It was clear that the actions and conduct of the Respondent was in contravention of the law, and a court will not lightly condone such conduct on the part of a parent, where it is clearly not justified, under the guise that it is in the best interests of the children.

Apart from stating boldly, that by moving the children back to their previous school environment, would not be in their best interest, the Respondent did not give substantial reasons why she believed that it was in their best interests to remove them from Kenridge Primary School or to have the younger child enrolled at Fledgings Pre-Primary School as agreed to with the Applicant.

Both children were at a young age, the older child had been in that school environment since 2007 and the younger child since 2009.

There was clear evidence from the Applicant and the school that the children were happy and content with this environment. The Respondent disturbed the status quo, the onus was on her to show why it would be in the best interests of the children to disturb this and she clearly did not.

There was no objective evidence to suggest that the removal of the children from the one schooling environment to the one the Respondent chose was in their best interests so as to disregard the rights of the Applicant to have been properly informed or consulted about the fact that the Respondent had removed the children from one schooling environment to another.

The court had to deal with the question whether it would have been in the best interests to move the children back to their previous schooling environment.

The court was of the view that having regard to the short time the children had spent at Islamia College and also it being a whole new environment compared to the longer time they had spent at Kenridge which was a known and stable environment to them, there would be a greater harm if they were not moved back to their previous schooling environment.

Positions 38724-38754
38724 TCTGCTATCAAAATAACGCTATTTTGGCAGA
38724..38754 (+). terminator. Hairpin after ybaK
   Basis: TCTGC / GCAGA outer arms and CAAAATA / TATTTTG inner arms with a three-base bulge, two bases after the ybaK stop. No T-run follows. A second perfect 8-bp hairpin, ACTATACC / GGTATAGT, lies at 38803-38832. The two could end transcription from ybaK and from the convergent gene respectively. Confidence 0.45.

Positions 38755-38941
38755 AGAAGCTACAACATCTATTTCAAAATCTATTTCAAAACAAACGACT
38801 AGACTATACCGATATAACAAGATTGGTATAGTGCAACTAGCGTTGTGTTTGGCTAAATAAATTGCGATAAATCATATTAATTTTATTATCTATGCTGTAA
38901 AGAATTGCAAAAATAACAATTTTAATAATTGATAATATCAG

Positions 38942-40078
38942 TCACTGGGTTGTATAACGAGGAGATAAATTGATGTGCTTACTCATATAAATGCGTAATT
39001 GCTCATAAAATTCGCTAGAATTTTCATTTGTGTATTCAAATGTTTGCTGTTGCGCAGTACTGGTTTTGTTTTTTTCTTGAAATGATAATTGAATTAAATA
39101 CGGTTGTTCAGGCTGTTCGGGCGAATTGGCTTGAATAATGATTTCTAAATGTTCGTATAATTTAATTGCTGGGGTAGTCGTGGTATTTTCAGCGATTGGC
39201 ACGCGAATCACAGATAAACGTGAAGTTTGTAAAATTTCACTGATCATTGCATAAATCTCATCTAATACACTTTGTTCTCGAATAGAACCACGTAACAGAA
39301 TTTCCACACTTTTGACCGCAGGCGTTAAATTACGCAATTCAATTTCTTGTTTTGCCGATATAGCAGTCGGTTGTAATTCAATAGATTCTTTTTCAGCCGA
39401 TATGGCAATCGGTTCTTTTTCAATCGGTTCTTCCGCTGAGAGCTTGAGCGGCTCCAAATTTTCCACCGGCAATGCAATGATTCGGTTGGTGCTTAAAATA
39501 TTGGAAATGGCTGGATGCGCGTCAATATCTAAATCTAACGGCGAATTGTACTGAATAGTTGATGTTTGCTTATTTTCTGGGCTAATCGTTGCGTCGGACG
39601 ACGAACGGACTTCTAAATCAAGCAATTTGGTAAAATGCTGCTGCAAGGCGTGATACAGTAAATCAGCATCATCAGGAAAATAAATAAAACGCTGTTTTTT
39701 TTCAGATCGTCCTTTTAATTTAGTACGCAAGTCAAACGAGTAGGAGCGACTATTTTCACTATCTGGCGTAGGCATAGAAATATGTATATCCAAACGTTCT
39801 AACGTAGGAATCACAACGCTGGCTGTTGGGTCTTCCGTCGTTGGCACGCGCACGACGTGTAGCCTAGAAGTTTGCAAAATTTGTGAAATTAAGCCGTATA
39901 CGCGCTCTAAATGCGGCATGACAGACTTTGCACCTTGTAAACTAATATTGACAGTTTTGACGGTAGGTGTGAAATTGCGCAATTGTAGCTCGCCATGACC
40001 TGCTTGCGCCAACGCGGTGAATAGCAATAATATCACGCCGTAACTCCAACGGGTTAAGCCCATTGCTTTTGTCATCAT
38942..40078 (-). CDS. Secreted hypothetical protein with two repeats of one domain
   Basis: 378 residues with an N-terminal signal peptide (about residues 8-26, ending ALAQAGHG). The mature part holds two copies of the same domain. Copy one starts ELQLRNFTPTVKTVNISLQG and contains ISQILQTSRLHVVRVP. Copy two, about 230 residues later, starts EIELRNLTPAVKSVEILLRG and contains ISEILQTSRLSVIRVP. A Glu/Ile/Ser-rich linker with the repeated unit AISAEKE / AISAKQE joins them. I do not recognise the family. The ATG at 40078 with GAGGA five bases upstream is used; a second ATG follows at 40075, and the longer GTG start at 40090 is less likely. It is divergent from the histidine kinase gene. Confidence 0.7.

The court was of the view, that it was dealing with young vulnerable children, and the fact that the school year had basically reached one month, the harm would have been greater to the children had this application not been heard on an urgent basis

The Applicant therefore made out a case why the application should have been heard in terms of Rule 6(12) of the Uniform Rules of Court.

After consideration of the papers and after hearing Counsel for both parties, the following order was made:

The Respondent was ordered to immediately return to and/or re-enroll the minor children B N, born on 7 June 2002 and S N, born on 5 September 2006 at Kenridge Primary School and Fledgings, the pre-school facility at Kenridge respectively by no later than Friday the 18th  of February 2011.

The Family Advocate was directed to urgently investigate what school and aftercare arrangements would be in the best interests of the children, pending the finalization of the parties’ divorce.